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Item type Current location Collection Call number Copy number Status Date due Barcode Item holds
Book Book Monrovia Branch
Adult non-fiction
Adult non-fiction 620.11 RAM (Browse shelf) 1 Checked out 10/06/2020 31562017317100
Total holds: 1

Includes bibliographical references and index.

Interact -- Connect -- Convey -- Capture -- See -- Share -- Discover -- Think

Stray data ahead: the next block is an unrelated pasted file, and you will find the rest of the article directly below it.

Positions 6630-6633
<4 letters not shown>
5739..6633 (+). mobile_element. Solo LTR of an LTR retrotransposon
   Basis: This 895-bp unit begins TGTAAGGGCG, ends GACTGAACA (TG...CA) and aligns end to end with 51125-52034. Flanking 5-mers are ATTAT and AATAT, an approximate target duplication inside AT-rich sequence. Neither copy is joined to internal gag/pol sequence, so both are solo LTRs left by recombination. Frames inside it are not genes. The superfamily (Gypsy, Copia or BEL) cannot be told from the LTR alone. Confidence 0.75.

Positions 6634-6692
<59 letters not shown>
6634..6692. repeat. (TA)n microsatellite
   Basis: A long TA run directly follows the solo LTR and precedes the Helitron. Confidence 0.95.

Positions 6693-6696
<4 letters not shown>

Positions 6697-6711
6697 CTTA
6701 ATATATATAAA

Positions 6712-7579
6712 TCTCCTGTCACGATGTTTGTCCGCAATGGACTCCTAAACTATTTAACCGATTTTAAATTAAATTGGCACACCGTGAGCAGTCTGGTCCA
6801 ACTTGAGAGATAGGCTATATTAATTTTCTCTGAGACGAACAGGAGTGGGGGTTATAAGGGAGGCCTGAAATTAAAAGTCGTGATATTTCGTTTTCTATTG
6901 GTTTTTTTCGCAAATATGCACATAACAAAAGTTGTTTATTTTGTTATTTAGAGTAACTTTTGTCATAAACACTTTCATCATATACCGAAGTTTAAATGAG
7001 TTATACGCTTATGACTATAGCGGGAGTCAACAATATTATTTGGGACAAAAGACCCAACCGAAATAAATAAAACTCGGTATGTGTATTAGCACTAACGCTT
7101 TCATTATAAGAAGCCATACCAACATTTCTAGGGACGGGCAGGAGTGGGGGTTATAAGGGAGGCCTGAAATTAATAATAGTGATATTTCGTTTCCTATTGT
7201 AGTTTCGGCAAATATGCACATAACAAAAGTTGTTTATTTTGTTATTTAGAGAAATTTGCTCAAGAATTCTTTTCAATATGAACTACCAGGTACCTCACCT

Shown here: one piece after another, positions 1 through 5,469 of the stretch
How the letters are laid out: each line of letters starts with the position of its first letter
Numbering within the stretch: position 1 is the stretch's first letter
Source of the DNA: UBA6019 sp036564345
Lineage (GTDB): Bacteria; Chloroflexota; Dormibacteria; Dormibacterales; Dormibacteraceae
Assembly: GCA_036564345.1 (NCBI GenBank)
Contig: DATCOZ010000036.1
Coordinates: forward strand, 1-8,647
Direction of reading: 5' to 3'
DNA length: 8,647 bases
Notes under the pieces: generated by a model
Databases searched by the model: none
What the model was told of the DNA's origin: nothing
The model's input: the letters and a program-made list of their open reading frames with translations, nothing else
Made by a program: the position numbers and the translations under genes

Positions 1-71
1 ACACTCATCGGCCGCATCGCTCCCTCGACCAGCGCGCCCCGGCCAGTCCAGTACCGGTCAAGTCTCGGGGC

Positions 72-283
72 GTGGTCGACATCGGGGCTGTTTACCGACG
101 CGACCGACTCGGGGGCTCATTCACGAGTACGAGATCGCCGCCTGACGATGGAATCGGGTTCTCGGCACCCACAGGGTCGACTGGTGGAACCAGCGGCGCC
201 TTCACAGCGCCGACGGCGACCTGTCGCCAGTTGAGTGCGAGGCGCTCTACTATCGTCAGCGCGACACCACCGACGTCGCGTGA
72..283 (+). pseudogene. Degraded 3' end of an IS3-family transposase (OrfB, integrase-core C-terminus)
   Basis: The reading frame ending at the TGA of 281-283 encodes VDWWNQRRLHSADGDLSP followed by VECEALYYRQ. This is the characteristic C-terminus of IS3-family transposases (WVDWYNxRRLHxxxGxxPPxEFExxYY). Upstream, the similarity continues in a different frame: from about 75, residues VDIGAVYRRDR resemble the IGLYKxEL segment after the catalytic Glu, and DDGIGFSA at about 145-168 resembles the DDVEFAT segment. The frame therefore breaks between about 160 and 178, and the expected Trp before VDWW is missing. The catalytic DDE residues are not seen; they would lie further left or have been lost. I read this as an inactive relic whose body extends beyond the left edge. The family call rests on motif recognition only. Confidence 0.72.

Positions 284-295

"Excerpts from the Preface and Chapter 8: Materials Science, wedged as it is between the two better-known fields of Chemistry and Physics, teaches us that everything in our world is due to the interactions of atoms. If you can find out how they interact to make up the physical world, then you can also change the way that atoms act to make them do new things and, as we develop new materials, we discover that materials and humans are constantly being molded by each other. The Alchemy of Us shows how materials were shaped by inventors, but also how those materials shaped culture. Each chapter is titled with a verb to demonstrate how the meaning of that word was fashioned. Particularly, this book highlights how quartz clocks, steel rails, copper cables, silver photographic films, carbon light bulb filaments, magnetic disks, glass labware, and silicon chips radically altered how we interact, connect, convey, capture, see, share, discover, and think. The Alchemy of Us fills in the gaps of most books about technology by telling the tales of little-known inventors, or by taking a different angle to well-known ones. I chose to look at the gaps, at the silences in history, because they too are instructive about the makings of our culture. I highlight "others" to allow more people to see their reflection. I use storytelling with the hopes of bringing the wonder and fun of science to more people. This is a book about how materials and technology have evolved us as we have evolved them but it is also much, much more. It is a book written to inspire and the last paragraphs of the book sum it up beautifully. "Discussions about technology must be inclusive, because technology is neither just for the few who are learned, nor is it just for men who are of European descent. Everyone makes something, from a sandwich to a solar cell, so examinations of science and technology must reflect this. Every person can create something new, whether it is splicing beats with two turntables and a microphone or splicing genes with two test tubes and CRISPR. As such, stories about science and technology must reflect that innovation is universal." 'When books about technology reflect readers, those readers come away with more than just stories, but a sense that they can create, too. When books display the failings and failures of inventors, readers come away with the feeling they can meet challenges, too. When these readers feel empowered in these ways, they consequently feel emboldened to make decisions for themselves. This is the sensibility at the heart of this book. These pages illustrate not only that everyone has an admission ticket to create, but that everyone must also critically critique their creations. Such a thoughtful analysis of the impact of inventions benefits society not just because it is an entertaining cerebral exercise, but because, when coupled with action and social change, it has the potential to help society transcend its condition and favorably further this alchemy of us'"--